Total expenditures of b=$2,199,604,000
Current expenditures of c=$2,061,560,000
Enrollment of d=180,728.
Current dollars....................................Inflation-adjusted (2007)
Total revenues of e=$1,213,729,000...............$1,562,471,513
Total expenditures of f=$1,241,375,000...........$1,598,061,078
Current expenditures of g=$1,117,671,000.........$1,438,813,028
Enrollment of h=187,653
The Hawaii Department of Educaton supplies data to the US Census Bureau. See
"Public School Finance Data" http://www.census.gov/govs/school/
and the inflation calculator http://www.westegg.com/inflation/
Current 2007 dollars...........................Inflation-adjusted (2007)
Current 1997 dollars...........................Inflation-adjusted (2007)
The Hawaii DOE spends more, per pupil, than the US average, and more than any other country. Taxpayers get very little for this money and nothing for the increase between 1997 and 2007.
The legislature should look to reduce costs before it raises taxes or raids special funds. The legislature could reduce the cost to taxpayers of the Hawaii DOE by modifying compulsory attendance statutes. Albert Einstein opposed compulsory attendance at school. Gandhi opposed compulsory attendance at school Thomas Edison was homeschooled. Cyrus McCormick was homeschooled. Bertrand Russell was homeschooled. The great violinist Yehudi Menuhin was homeschooled. The first woman to receive an MD degree in the US, Mary Putnam Jacobi, was homeschooled until medical school. It does not take 12 years at $11,000 or even $7,000 per pupil-year to teach a normal child to read and compute. Hiram Maxim left school at 13 and apprenticed. Benjamin Franklin was homeschooled to age 12, attended school for two years, then apprenticed. The Wright brothers were high school dropouts.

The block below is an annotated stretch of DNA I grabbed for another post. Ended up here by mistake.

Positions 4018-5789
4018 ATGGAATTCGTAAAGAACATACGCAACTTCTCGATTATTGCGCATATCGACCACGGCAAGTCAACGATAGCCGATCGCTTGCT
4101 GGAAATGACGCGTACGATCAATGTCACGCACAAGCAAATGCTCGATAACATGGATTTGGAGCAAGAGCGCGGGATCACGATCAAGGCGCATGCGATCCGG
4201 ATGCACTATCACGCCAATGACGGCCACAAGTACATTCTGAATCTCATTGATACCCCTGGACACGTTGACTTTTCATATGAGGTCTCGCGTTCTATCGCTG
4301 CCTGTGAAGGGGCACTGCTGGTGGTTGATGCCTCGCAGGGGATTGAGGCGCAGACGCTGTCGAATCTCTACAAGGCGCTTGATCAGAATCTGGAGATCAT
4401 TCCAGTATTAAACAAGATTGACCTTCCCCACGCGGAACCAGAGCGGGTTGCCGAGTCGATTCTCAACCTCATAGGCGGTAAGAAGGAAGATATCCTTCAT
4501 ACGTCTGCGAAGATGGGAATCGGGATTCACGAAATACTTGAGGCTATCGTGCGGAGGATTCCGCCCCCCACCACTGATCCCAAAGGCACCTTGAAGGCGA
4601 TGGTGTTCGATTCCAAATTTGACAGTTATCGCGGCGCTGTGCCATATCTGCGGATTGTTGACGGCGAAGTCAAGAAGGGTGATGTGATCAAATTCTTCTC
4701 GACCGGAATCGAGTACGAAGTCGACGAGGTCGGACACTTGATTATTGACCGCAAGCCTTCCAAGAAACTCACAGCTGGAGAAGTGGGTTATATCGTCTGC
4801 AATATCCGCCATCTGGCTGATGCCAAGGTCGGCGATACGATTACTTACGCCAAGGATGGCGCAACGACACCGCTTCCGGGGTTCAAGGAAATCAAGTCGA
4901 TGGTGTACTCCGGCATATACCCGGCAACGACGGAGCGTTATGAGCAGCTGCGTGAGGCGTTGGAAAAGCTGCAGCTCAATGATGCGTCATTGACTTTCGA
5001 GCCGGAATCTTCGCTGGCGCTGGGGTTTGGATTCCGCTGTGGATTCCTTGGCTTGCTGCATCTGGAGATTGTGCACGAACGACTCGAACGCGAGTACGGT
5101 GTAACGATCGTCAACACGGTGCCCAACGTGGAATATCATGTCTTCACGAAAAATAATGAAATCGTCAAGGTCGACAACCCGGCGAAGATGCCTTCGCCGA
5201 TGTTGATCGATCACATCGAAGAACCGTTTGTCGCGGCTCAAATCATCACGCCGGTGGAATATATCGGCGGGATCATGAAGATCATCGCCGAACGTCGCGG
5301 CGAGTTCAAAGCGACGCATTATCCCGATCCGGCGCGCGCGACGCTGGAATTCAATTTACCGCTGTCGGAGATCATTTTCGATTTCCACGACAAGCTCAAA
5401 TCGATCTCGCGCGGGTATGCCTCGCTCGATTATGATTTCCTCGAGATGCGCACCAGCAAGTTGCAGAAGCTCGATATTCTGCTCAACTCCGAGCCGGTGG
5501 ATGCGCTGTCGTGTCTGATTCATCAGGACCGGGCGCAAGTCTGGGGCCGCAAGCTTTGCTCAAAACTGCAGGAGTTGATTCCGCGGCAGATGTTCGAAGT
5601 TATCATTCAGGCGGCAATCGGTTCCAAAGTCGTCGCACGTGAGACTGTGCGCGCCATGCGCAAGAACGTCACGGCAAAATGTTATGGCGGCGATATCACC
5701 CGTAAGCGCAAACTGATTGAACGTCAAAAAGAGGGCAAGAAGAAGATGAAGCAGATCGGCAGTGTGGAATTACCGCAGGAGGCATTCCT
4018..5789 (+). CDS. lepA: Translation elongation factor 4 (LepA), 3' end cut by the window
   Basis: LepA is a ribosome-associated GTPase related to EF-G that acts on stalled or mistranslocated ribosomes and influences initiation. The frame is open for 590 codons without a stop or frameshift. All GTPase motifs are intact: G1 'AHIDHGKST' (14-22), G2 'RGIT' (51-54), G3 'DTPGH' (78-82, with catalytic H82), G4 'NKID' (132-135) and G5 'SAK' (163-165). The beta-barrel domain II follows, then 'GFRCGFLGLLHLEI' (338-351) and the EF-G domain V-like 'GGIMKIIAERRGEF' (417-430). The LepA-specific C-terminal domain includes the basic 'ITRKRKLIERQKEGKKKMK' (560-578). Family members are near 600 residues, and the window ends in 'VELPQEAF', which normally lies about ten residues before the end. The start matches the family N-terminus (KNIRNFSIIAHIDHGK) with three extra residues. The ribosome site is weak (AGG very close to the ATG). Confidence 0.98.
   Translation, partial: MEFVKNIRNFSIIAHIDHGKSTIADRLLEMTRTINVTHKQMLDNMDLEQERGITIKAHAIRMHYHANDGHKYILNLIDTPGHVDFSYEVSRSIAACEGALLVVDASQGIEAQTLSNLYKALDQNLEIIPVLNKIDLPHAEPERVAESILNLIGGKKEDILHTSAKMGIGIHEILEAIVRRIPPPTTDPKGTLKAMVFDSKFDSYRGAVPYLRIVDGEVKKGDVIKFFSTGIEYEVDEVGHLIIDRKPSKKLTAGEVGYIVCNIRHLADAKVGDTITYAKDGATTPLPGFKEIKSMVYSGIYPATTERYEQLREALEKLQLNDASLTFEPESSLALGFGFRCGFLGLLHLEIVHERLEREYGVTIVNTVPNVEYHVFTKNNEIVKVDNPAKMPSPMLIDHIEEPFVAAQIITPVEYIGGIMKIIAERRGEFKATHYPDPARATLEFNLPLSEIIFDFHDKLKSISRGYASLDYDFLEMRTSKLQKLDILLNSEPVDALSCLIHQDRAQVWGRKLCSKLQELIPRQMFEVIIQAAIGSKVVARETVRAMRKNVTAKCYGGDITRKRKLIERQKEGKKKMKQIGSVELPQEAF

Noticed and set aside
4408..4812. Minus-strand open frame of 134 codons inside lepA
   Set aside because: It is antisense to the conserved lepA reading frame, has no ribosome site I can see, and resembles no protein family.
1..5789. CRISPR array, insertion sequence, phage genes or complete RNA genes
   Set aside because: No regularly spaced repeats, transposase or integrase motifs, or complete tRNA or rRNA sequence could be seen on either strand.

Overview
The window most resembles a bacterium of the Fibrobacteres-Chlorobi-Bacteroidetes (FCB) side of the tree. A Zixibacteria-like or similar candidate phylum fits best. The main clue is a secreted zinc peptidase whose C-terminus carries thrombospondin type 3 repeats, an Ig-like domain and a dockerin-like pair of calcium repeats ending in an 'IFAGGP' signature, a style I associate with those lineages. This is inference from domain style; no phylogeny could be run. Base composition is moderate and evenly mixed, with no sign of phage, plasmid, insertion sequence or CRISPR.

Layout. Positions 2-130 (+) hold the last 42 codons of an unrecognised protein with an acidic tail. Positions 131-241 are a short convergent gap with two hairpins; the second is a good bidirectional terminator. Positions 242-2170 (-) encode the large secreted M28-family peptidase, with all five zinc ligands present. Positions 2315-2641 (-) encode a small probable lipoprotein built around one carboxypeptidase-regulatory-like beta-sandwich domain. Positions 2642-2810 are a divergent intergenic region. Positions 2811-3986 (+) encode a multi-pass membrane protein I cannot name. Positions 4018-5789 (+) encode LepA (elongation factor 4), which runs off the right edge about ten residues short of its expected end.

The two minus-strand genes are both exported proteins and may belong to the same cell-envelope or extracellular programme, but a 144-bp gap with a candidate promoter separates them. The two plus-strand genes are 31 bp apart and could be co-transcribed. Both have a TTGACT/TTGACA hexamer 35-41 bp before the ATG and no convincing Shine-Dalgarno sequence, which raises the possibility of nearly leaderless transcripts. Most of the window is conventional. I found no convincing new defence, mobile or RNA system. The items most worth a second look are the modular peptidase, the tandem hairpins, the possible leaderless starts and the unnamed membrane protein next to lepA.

The Hawaii DOE imposes costs beyond its $2.5 billion+ budget. The cost of school includes the opportunity cost to students of the time they spend in school. This cost appears as reduced lifetime earnings, reduced longevity, losses due to crime, and the cost of prison for the poor kids whose lives we trash. Juvenile arrests fall when school is not in session. Juvenile hospitalizations for human-induced trauma fall when school is not in session.
"Schooling as Violence"